Want to know how flu cases are tracked and the common types determined? Or how each year's flu vaccine is designed? Ian M. Mackay, Adjunct assistant professor and Katherine Arden, Virologist, The University of Queensland look at the reasons behind this year's big flu season in Australia: theconversation.com/this-ma...
Note that "Some testing suggests this year’s vaccine is well matched to the circulating viruses.
The flu vaccine is not the most effective of vaccines, but it is safe and the only preventive option we have for now. Of those vaccinated, 10-60% become immune to flu virus." and as one of the authors advises in a reply in the comments section "- you may not have had “the Flu” - well done for keeping up the vaccine by the way - but you more than likely have had quite a few different Flu virus infections over that time. Thankfully, because you immune system has been taught the tricks of battling a range of different Flu viruses, it deals with the incursions quickly and effectively.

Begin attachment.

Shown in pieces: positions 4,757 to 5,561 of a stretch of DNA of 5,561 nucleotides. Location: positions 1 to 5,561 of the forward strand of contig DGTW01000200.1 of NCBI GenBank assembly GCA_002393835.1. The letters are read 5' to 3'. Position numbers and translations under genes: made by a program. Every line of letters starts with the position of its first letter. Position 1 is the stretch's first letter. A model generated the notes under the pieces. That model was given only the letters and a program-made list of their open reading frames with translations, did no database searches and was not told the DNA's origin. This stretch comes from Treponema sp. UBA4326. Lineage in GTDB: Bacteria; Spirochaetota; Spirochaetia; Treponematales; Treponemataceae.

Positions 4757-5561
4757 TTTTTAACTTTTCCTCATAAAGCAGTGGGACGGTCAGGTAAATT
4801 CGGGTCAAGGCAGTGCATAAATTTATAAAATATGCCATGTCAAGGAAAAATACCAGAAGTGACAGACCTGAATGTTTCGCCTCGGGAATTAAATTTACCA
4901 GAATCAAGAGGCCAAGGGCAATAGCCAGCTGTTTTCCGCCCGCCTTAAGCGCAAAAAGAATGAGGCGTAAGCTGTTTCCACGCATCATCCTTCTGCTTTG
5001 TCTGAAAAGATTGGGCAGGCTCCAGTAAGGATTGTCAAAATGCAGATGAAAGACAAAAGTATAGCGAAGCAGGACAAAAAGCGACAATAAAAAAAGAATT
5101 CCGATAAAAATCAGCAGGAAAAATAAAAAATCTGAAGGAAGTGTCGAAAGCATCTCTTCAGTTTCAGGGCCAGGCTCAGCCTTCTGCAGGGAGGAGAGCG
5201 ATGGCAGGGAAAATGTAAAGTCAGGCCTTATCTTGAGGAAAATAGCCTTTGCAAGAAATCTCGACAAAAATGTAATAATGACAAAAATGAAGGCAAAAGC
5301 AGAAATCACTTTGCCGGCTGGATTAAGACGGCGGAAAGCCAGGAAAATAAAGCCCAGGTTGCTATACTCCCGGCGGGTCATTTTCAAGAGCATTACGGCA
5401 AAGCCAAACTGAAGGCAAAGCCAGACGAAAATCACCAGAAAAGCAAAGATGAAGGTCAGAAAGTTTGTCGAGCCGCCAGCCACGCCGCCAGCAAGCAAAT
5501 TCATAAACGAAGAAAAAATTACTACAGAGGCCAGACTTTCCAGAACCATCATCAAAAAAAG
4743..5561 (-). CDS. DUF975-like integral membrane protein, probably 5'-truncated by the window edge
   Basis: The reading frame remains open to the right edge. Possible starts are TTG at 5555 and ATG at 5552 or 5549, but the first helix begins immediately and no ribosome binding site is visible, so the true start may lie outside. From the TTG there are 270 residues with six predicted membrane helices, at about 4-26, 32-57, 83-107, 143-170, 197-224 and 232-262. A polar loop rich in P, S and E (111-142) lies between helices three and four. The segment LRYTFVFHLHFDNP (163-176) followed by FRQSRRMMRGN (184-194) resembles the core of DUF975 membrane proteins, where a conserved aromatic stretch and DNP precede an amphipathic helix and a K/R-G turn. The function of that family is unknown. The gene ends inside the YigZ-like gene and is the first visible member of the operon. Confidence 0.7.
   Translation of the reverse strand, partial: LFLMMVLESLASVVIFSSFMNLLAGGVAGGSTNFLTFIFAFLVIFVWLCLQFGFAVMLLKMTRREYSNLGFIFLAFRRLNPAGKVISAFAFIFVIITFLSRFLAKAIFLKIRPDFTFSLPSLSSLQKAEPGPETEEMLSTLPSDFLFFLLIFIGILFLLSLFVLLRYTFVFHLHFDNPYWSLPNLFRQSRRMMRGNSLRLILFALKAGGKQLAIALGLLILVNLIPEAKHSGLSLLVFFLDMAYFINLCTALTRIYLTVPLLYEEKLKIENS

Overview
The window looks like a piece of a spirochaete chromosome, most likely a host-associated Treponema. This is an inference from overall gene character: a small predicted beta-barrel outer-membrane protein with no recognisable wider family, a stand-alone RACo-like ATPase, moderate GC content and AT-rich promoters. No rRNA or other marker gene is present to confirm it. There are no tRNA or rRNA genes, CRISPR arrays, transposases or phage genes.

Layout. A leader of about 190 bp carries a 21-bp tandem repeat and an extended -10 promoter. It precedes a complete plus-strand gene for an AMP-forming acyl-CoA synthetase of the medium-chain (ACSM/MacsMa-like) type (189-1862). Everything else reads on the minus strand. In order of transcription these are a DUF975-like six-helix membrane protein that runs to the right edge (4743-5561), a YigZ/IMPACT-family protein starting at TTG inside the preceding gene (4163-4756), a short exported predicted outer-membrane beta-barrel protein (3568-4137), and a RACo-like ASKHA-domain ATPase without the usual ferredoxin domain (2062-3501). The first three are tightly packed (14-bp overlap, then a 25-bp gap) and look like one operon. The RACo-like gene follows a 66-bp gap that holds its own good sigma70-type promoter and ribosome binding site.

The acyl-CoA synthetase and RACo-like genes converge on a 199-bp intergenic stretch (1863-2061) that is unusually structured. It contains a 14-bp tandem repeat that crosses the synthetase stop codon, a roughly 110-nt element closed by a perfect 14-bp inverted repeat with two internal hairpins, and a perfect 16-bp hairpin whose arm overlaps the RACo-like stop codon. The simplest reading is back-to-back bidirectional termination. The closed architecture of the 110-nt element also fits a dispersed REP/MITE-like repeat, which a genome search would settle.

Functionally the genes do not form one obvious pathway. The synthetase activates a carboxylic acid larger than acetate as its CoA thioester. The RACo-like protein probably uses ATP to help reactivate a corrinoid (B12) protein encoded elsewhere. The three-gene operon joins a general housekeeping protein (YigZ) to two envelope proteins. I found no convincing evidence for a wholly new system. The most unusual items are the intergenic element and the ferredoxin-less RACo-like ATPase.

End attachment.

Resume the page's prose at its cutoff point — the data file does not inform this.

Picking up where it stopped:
The immune system is great that way - its being challenged by many thousands of foreign antigens every day, and it has the capacity to learn about them all and be better prepared to react to them the next time it ‘sees’ them. Immune memory is a wonderful thing. As are vaccines.
Just like our normal memory though, immune memory wanes a bit as we age - so keep those shots up each year - memory needs triggering sometimes!"